A new product is set to be released this year, and it may change how you think about having your male dog neutered. Marketed under the name “Zeuterin,” this product is an injectable solution of zinc gluconate used for chemically sterilizing male dogs. Forgoing the need for general anesthesia and surgery decreases the cost and time of the neutering procedure, and therefore this method may revolutionize our country’s overcrowded animal shelters, but is it a valid option for the average pet owner?
Zeuterin is FDA approved for use in young male dogs between the ages of three and ten months old. An injection is given into each testicle, inducing fibrosis and rendering the dog sterile. Studies have shown the product to be over 99% effective, though because all of the sperm may not be killed instantly, the manufacturer recommends waiting 60 days before exposing a “zeutered” dog to females in heat.
Zeuterin does not get rid of testosterone completely like traditional neutering does. Instead, it decreases the testosterone level to about half of that found in intact male dogs. Obviously, male dogs who are neutered with Zeuterin will keep their testicles, whereas traditionally castrated dogs do not.
Let’s go over some pros and cons of this method of neutering.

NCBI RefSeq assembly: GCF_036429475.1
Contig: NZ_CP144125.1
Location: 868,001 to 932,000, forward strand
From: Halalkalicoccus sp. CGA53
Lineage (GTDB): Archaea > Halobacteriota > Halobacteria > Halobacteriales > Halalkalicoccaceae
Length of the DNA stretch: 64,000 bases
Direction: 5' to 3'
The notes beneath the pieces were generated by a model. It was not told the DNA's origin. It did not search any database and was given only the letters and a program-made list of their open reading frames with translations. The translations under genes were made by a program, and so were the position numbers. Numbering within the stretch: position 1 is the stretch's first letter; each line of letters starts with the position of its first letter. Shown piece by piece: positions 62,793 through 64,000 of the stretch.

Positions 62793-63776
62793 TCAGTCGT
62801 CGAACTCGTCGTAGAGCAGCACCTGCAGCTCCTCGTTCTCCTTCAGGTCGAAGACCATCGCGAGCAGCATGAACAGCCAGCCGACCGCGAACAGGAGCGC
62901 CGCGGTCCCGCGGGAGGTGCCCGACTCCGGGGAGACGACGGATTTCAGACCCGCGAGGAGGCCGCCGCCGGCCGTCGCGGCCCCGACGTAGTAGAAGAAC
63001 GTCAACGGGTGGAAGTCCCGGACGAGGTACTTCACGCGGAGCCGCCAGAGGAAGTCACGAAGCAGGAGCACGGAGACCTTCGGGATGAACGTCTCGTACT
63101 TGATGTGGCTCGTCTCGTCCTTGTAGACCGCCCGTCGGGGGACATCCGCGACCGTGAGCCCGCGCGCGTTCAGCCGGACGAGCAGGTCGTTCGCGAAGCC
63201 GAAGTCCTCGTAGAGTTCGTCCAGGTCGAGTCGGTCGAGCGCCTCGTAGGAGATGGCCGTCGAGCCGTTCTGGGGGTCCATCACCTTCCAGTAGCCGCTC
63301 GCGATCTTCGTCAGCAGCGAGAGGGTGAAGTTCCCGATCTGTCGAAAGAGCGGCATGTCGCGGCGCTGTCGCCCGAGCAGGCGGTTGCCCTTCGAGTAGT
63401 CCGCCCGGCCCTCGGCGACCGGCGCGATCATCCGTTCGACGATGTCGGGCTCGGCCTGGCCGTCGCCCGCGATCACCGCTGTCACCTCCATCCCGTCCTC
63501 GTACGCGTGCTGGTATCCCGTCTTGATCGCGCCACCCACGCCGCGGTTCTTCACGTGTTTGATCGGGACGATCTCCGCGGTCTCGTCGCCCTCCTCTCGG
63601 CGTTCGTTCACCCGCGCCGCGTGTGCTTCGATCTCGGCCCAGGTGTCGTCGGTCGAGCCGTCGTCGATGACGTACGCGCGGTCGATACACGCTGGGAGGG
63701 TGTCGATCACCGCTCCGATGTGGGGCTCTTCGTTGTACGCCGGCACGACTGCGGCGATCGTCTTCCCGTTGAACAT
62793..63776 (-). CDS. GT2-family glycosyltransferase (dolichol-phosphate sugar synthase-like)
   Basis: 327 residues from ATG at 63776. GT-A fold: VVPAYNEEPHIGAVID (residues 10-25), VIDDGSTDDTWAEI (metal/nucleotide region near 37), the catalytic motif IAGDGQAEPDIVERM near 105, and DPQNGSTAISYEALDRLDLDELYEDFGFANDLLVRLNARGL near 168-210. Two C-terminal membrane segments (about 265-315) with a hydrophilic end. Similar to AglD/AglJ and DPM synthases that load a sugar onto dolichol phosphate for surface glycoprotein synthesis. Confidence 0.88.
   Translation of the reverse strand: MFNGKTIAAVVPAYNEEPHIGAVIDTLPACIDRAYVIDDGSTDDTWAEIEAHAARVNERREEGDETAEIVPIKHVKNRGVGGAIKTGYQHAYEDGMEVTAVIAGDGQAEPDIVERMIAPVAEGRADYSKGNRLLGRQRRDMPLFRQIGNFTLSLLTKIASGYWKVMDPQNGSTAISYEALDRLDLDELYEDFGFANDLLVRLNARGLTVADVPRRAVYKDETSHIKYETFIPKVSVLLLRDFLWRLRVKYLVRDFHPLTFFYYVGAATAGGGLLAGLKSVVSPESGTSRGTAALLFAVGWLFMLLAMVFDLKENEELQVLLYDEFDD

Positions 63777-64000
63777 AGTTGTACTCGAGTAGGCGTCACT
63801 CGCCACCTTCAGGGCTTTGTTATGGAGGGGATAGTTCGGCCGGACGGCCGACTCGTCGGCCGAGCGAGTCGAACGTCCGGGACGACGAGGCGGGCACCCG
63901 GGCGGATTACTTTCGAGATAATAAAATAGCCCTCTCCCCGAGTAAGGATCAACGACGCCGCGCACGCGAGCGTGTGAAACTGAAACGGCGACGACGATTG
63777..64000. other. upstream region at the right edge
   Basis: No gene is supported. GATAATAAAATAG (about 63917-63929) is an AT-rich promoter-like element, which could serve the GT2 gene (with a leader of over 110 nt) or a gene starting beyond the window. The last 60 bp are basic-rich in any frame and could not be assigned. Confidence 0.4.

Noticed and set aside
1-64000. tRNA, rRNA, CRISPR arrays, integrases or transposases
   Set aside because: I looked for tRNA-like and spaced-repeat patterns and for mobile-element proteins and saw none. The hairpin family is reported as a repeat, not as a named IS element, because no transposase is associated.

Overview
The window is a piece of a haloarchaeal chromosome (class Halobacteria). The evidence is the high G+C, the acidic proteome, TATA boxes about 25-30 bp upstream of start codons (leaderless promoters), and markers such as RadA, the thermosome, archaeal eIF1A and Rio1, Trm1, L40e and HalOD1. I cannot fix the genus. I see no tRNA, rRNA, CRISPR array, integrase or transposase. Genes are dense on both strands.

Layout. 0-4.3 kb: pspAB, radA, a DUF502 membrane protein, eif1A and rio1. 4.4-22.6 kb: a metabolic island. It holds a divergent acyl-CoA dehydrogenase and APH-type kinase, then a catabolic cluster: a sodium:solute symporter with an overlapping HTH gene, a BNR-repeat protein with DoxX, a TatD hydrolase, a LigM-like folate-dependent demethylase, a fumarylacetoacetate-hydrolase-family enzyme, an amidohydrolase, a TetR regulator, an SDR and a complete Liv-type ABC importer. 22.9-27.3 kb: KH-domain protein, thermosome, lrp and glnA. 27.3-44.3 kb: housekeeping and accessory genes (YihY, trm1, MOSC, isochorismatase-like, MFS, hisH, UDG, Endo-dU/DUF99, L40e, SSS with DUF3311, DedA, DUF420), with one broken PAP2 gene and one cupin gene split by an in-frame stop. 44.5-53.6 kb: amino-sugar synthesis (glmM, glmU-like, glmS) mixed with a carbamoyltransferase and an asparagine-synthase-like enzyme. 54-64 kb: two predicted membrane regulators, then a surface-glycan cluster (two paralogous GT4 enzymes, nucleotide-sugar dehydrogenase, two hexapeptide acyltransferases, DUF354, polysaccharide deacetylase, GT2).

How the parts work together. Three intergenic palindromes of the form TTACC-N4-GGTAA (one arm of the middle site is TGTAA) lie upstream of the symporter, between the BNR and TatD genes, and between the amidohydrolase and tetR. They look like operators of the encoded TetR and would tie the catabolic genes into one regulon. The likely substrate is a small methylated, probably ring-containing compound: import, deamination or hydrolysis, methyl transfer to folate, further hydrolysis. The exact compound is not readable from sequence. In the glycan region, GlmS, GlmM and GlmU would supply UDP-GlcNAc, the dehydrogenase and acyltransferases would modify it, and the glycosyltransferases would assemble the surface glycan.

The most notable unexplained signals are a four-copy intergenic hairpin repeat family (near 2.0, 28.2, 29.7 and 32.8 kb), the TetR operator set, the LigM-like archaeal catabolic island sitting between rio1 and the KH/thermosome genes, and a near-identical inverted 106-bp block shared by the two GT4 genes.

This is probably the MOST important pro. While sedation is sometimes used for the procedure, there is no need for general anesthesia and there are no incisions to worry about, therefore no dreaded e-collar.
Again, with no costly anesthesia time, the cost of the procedure will surely be less than a traditional neuter.
Effects of testosterone
Many owners like the appearance of dogs who are subject to continued amounts of testosterone – they are generally a bit beefier in appearance.
Effects of testosterone
Because testosterone is still present, many of the behavior problems that are curbed with traditional neutering may still occur, including roaming, urine marking, aggression, and mounting behavior. Diseases that result from increased testosterone can still occur, including benign prostatic hyperplasia, bacterial prostatitis, testicular cancer, and perianal tumors.
Like virtually all procedures, there are side effects. In the case of Zeuterin, side effects include testicular swelling, scrotal ulceration and/or bruising, testicular pain, and systemic signs like vomiting and inappentence. Overall, the complication rate is low at 1.1% of dogs.
Proof of sterility
Because the dog’s testicles remain, you might get some dirty looks from pet owners who are concerned about whether your dog is neutered or not. A “Z” tattoo is recommended for dogs who are chemically sterilized. Microchips that contain reproductive status are also available.
Dogs who are neutered with Zeuterin can still mount willing females, putting them at risk for transmissible venereal disease.
We don’t expect Zeuterin to fully hit the market until later this year, but it is already available in select places around the country – namely shelters who are working hard to combat pet overpopulation. No one can tell you whether Zeuterin is right for your family. If it is something that interests you, have a discussion with your veterinarian to see if it is a good choice for you and your dog.